It's not every day that a new Supreme Court Justice nominee is named, but President Barack Obama's announcement of Merrick Garland was historic for one other reason as well. According to Obama himself, Garland is a bit of a comic book geek.

Or, at least he was back in the day. During a televised rose garden ceremony at the White House, President Obama introduced his nominee by giving viewers a little bit of Garland's backstory.

"He put himself through Harvard Law School by working as a tutor, by stocking shoes in a shoe store, and in what is always a painful moment for any young man, by selling his comic book collection," Obama said, at which point Garland put his hand over his heart. "It's tough. Been there."

It's true, he has. Obama has mentioned on more than a few occasions his love for Spider-Man and Conan the Barbarian comics back in his youth, so it's only natural that he would seek out a fellow recovering geek for his Supreme Court nominee.

Or maybe it has something to do with the fact that Garland served on the U.S. Court of Appeals for the District of Columbia, worked as a federal prosecutor and worked as an aide to Supreme Court Justice William Brennan. That long list of credentials probably didn't have anything to do with it.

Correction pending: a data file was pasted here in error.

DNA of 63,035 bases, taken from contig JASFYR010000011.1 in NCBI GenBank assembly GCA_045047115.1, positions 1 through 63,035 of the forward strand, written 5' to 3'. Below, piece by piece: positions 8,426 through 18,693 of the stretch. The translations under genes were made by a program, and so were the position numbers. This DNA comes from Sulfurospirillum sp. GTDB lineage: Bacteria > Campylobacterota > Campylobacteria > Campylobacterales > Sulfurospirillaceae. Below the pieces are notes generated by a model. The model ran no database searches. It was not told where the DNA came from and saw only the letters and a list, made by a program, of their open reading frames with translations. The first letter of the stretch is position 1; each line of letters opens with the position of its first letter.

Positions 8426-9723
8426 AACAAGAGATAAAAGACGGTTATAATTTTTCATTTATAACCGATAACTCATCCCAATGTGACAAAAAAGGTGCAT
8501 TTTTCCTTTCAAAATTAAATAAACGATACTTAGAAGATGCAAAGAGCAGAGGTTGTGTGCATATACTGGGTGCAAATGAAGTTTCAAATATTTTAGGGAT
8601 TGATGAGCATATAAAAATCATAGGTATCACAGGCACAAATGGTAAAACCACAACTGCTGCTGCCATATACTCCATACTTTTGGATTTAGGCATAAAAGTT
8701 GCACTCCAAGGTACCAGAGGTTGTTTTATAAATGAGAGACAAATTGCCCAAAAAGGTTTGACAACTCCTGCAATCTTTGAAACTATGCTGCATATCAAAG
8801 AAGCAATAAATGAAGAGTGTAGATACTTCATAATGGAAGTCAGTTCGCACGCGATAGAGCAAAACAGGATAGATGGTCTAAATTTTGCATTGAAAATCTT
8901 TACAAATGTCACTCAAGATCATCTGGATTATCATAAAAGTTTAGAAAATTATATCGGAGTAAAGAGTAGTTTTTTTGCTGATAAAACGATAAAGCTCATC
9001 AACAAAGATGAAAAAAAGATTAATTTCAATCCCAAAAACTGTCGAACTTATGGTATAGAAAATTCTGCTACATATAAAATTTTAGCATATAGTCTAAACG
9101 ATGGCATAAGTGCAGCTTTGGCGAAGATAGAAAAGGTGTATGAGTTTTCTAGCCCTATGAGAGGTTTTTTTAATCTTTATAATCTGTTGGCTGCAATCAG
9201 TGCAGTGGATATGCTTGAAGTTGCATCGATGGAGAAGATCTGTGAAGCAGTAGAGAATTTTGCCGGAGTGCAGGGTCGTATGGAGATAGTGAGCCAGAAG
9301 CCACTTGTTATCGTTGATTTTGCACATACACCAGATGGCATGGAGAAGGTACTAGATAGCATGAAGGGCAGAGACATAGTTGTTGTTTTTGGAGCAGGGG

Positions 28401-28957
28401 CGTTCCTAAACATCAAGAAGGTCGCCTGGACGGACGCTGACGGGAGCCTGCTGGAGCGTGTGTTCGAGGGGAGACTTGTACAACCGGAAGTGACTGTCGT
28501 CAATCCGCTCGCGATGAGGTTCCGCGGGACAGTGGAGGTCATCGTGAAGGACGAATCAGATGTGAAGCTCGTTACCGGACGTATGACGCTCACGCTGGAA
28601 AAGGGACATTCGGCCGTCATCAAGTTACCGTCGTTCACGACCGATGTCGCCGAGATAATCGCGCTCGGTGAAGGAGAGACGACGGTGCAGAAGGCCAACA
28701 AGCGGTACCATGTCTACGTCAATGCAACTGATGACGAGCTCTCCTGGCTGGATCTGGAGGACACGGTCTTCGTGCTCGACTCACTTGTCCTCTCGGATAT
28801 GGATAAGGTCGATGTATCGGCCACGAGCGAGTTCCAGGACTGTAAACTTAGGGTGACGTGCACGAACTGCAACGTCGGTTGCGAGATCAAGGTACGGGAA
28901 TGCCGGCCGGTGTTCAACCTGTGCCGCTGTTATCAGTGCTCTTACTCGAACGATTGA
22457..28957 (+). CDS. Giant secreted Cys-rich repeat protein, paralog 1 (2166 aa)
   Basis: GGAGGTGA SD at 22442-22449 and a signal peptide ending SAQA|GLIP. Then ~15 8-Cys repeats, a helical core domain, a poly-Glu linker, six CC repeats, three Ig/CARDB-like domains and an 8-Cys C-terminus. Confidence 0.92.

There are still a number of questions that need answering. Exactly how much money did Garland make off his comic collection? Harvard Law School isn't cheap, so he must have made a pretty penny. How many comics did he have?

However, the biggest question still remaining is this; just what kind of comics were in Garland's collection? Did he like Marvel or DC? Spider-Man or Batman? Captain America or Superman? These are important questions that need answers. Perhaps by carefully studying his onetime comic book collection, we can get a better understanding of how he might vote on various social and constitutional issues as a justice of the Supreme Court.

Not that the Republicans are going to let that happen, of course, but it sure would be a fun experiment to see play out. Maybe somebody can find his collection?

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